In the Cygnus tree at present, the info files are built and installed as a separate step. To build them, run `make info'. To install them, run `make install-info'.

All `configure' scripts support a wide variety of options. The most interesting ones are `--with' and `--enable' options which are generally specific to particular tools. You can usually use the `--help' option to get a list of interesting options for a particular configure script.

The only generic options you are likely to use are the `--prefix' and `--exec-prefix' options. These options are used to specify the installation directory.

The directory named by the `--prefix' option will hold machine independent files such as info files.

The directory named by the `--exec-prefix' option, which is normally a subdirectory of the `--prefix' directory, will hold machine dependent files such as executables.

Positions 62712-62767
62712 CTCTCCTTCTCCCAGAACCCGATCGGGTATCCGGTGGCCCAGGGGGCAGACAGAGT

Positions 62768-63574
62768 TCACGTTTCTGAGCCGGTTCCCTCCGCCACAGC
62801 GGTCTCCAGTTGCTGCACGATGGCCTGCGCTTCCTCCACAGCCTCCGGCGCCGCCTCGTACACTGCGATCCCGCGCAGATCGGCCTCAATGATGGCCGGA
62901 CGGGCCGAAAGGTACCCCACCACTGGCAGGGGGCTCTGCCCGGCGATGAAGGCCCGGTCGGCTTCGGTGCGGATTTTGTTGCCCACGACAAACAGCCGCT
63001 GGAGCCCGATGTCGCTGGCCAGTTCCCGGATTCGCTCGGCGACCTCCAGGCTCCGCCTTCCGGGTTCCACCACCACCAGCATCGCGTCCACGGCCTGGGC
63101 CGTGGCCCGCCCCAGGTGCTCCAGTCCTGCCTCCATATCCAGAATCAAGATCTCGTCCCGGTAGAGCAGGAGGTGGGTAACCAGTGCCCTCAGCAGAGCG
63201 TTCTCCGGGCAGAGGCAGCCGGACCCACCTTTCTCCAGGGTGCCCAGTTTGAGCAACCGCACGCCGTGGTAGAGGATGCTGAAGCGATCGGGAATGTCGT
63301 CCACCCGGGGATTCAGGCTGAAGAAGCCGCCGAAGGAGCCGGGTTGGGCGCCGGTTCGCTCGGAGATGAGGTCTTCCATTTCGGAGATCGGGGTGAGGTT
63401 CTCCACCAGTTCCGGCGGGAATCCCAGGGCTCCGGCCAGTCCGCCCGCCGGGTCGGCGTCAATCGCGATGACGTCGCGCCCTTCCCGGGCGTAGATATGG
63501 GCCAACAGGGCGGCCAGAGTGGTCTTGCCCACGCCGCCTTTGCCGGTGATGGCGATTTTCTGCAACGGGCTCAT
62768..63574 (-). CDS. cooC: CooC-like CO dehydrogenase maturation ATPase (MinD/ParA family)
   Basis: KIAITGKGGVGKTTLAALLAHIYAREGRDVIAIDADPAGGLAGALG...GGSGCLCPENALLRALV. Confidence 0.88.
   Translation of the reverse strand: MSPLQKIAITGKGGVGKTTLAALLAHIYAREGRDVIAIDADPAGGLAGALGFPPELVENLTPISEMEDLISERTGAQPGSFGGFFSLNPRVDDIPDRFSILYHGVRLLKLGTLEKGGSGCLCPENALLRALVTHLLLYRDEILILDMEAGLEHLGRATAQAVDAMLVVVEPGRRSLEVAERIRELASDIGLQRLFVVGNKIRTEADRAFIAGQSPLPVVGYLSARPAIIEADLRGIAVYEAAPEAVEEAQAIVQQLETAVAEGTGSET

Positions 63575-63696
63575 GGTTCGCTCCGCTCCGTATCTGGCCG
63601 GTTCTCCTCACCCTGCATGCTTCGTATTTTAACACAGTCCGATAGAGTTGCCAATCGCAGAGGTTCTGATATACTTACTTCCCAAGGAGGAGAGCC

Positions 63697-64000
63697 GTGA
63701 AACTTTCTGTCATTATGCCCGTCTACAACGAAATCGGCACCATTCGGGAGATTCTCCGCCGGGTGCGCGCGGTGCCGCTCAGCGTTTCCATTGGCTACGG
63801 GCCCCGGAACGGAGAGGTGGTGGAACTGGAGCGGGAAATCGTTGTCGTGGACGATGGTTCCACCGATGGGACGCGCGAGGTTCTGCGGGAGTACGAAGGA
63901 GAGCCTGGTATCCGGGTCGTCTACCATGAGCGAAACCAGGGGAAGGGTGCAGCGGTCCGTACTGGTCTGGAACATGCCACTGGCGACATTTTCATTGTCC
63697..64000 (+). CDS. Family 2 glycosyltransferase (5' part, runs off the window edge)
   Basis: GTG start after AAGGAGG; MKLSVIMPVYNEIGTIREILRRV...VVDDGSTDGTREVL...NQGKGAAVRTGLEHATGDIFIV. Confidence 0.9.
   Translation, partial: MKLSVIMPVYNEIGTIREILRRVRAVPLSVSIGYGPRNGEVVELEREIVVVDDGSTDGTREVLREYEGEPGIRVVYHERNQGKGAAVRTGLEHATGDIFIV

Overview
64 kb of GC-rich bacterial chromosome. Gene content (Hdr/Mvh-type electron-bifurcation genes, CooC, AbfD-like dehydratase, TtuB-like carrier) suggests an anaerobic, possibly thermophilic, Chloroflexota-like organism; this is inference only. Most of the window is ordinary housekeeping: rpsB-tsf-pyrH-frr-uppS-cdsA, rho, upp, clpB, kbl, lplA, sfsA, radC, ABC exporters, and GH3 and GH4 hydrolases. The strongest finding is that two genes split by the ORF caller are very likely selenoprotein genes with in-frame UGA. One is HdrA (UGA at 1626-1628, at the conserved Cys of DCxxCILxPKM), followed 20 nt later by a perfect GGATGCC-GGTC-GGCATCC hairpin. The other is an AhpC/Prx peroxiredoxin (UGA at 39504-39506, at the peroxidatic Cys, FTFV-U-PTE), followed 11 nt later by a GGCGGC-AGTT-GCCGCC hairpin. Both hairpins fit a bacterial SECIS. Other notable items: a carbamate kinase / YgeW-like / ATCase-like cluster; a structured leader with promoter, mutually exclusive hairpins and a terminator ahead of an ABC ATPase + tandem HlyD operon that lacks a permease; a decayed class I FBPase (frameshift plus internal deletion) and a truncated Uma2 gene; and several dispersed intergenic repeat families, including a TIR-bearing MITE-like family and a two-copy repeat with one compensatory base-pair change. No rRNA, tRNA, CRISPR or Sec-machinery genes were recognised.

The default for `--prefix' is `/usr/local'. The default for `--exec-prefix' is the value used for `--prefix'.

The convention used in Cygnus releases is to use a `--prefix' option of `/usr/cygnus/release', where release is the name of the release, and to use a `--exec-prefix' option of `/usr/cygnus/release/H-host', where host is the configuration name of the host system (see section Configuration Names).

Do not use either the source or the object directory as the installation directory. That will just lead to confusion.